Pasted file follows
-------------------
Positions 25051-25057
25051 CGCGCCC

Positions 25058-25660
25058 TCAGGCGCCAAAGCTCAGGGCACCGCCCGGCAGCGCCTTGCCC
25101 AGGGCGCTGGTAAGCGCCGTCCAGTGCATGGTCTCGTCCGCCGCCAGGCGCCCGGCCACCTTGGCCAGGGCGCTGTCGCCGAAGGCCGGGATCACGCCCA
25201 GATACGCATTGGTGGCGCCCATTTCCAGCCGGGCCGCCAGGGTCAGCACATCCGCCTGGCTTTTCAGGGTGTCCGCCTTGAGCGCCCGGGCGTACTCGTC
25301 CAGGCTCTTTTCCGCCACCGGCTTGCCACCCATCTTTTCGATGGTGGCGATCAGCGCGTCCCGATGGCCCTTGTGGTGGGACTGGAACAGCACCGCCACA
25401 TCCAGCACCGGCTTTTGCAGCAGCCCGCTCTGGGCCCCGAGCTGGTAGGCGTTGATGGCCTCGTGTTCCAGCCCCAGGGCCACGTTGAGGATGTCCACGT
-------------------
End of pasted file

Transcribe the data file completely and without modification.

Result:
Positions 25051-25057
25051 CGCGCCC

Positions 25058-25660
25058 TCAGGCGCCAAAGCTCAGGGCACCGCCCGGCAGCGCCTTGCCC
25101 AGGGCGCTGGTAAGCGCCGTCCAGTGCATGGTCTCGTCCGCCGCCAGGCGCCCGGCCACCTTGGCCAGGGCGCTGTCGCCGAAGGCCGGGATCACGCCCA
25201 GATACGCATTGGTGGCGCCCATTTCCAGCCGGGCCGCCAGGGTCAGCACATCCGCCTGGCTTTTCAGGGTGTCCGCCTTGAGCGCCCGGGCGTACTCGTC
25301 CAGGCTCTTTTCCGCCACCGGCTTGCCACCCATCTTTTCGATGGTGGCGATCAGCGCGTCCCGATGGCCCTTGTGGTGGGACTGGAACAGCACCGCCACA
25401 TCCAGCACCGGCTTTTGCAGCAGCCCGCTCTGGGCCCCGAGCTGGTAGGCGTTGATGGCCTCGTGTTCCAGCCCCAGGGCCACGTTGAGGATGTCCACGT